Servings Prep Time
4 People 10 Mins
Cook Time Passive Time
20 Mins 15 Mins
Servings Prep Time
4 People 10 Mins
Cook Time Passive Time
20 Mins 15 Mins
Ingredients
Ingredients for Methi Muthiya
Ingredients for Tempering
Servings: People
Instructions
Making the Dough for Methi Muthiya
  1. Chop the fenugreek leaves. Wash them and set aside to drain in a colander.
  2. Mix together atta, besan, red chilli powder, turmeric, green chilli paste, ginger paste, sesame seeds, sugar, and salt.
    Methi Muthia Ingredients
  3. Add the chopped and washed methi leaves. Mix well
    Add Chopped Washed Methi Leaves
  4. Add the lemon juice. Mix well.
    Mix Methi, Flour, and Lemon Juice
  5. Using a little water, mix to create a firm yet pliable dough.
  6. Add 1 tbsp oil. Mix well.
    Methi Muthia Dough
  7. Set aside for 5 minutes.
Making the Methi Muthiya
  1. Divide the dough into 2 halves.
  2. Roll each half into a log about 1.5" in diameter.
  3. In a pressure cooker or steamer, add enough water for a 7-10 minute steam.
  4. Bring the water to a boil.
  5. Place the rolls in a steamer or a flat colander.
    Make a Roll
  6. Steam the rolls for 7 to 10 minutes.
  7. Turn off the heat and let the rolls cool a bit.
  8. Cut the steamed rolls into 1/2" slices.
Tempering the Methi Muthiya
  1. In a pan, heat the oil.
  2. Add the mustard seeds and wait till they splutter.
  3. Add the sesame seeds, curry leaves, and hing.
  4. Stir-fry for a few seconds.
  5. Add the Methi Muthiya.
  6. With a gentle hand, stir-fry for 3 to 5 minutes till the muthia just start to change colour.
  7. Serve hot with a cup of Masala Chai.
Recipe Notes
  • Be careful not to over steam the Muthia; otherwise they will become tough.
  • You could add a pinch of cooking soda or fruit salt (Eno) to the dough. If you do choose to do this, make sure it is just a pinch.
  • I found that I did not need too much water because the moisture in the washed leaves and the lemon juice is quite sufficient to make the dough.
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Bajrichi Bhakri | Bajra Bhakri | Bajra Roti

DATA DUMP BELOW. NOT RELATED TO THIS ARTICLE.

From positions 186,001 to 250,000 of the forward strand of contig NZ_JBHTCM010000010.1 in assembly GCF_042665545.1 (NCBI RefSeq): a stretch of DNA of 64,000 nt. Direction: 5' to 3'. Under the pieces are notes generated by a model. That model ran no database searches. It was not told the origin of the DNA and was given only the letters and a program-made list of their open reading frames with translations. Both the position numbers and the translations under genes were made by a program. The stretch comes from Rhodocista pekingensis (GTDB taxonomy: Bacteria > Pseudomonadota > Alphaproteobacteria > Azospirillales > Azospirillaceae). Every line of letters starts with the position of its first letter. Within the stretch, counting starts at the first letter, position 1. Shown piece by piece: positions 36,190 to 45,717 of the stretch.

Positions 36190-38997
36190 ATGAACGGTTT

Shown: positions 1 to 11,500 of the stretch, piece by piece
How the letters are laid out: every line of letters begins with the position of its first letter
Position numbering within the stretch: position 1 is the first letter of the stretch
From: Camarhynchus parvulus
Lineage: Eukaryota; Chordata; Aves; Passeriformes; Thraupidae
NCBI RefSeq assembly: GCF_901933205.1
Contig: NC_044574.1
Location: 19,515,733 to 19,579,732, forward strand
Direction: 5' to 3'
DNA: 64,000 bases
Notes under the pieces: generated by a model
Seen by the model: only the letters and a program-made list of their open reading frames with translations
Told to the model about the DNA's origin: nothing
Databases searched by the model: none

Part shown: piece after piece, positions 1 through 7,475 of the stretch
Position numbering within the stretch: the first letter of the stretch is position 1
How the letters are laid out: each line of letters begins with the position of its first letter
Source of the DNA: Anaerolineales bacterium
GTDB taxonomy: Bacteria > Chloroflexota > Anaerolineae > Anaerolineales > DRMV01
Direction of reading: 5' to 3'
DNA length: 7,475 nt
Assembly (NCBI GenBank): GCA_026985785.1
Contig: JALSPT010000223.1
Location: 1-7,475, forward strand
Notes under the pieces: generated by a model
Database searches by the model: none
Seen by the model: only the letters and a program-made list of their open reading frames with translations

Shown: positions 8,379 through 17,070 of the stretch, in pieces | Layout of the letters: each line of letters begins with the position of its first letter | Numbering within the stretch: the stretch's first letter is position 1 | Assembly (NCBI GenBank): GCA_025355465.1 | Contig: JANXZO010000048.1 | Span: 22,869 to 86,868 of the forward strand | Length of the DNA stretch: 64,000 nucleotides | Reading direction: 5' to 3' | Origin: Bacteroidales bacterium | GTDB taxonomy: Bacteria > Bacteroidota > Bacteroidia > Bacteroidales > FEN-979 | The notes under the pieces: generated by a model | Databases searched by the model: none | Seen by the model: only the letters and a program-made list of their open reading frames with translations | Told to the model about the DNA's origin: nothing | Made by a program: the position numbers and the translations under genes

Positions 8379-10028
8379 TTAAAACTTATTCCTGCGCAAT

Bajra Roti (a flat bread made with Pearl Millet flour) is very popular in the Western Indian states of Gujarat, Rajasthan and Maharashtra. Called Bajrichi Bhakri in Maharashtra, this roti is made often in winter as Bajra generate heat in the body.

Bajra Bhakri is much thicker than the regular roti and is eaten warm as it tends to become just a tad bit hard when it is cold. Also, the Bhakri is cooked without any oil or ghee, and so is a great weight-watcher’s recipe.

This recipe for Bajrichi Bhakri is the traditional one where you have to pat down the dough into a Bhakri (you will not be able to roll out this bread). If you want a Bajra Roti that you can roll-out, you need to add wheat flour to it. You will find the recipe for Bajra Roti that uses Wheat Flour here.

Do also try my recipes for other winter specials: Bajra Khichdi, Undhiyu, Ulava Charu, Hare Lehsun ki DalSweet Potato in Jaggery, Makai ki Roti (Makki di Roti), and Sarson da Saag.

Traditionally, Bajrichi Bhakri is eaten with Zunka, but I made Methi Pitla and Vangyachi Bharit.

Bajra Bhakri from Maharashtra
Bajra Bhakri from Maharashtra

How to Make Bajrichi Bhakri | Bajra Roti

 

Bajra Roti | Bajrichi Bhakri
Bajrichi Bhakri | Bajra Bhakri | Bajra Roti
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Bajrichi Bhakri | Bajra Bhakri is a flat bread made with Pearl Millet Flour. Popular in Maharashtra, Gujarat and Rajasthan during winter, this Bajra Roti is typically eaten with Zunka.
Servings Prep Time
6 Bhakri 10 Mins
Cook Time
30 Mins
Servings Prep Time
6 Bhakri 10 Mins
Cook Time
30 Mins
Bajra Roti | Bajrichi Bhakri
Bajrichi Bhakri | Bajra Bhakri | Bajra Roti
Yum
Print Recipe
Bajrichi Bhakri | Bajra Bhakri is a flat bread made with Pearl Millet Flour. Popular in Maharashtra, Gujarat and Rajasthan during winter, this Bajra Roti is typically eaten with Zunka.
Servings Prep Time
6 Bhakri 10 Mins
Cook Time
30 Mins
Servings Prep Time
6 Bhakri 10 Mins
Cook Time
30 Mins
Ingredients
Servings: Bhakri
Instructions
  1. Mix together 2 cups of Bajra Flour, salt, and warm water to form a firm but pliable dough.
  2. Knead well for 3 to 5 minutes.
  3. Divide the dough into 6 equal portions.
  4. Roll each portion of the dough into a ball.
  5. Over medium flame, heat a tava or griddle.
  6. Dust a little bajra flour onto a flat surface.
  7. Place one ball of dough on the dusted surface.
  8. Using your fingers, press the dough ball into a 5" circle. Moisten your hand, if required.
  9. Place the Bhakri onto the hot tava.
  10. Dip your hand in water and moisten the surface to the bhakri. You could also sprinkle a few drops of water and spread on the surface of the bhakri.
  11. Over medium flame, cook the bhakri till the surface dries out a bit.
  12. Flip over and cook the flip side.
  13. Take the tava off the heat and lower the flame.
  14. Place the Bajrichi Bhakri over the flame fr a few seconds. It will puff up.
  15. Take off the flame.
  16. Spread a few drops of butter or ghee on the hot Bajrichi Bhakri.
  17. Serve immediately with Zunka, Pithle, or Vangyache Bharit.
  18. Repeat steps 5 to 16 to make other Bhakris.
Recipe Notes

Some great accompaniments for Bhakri are: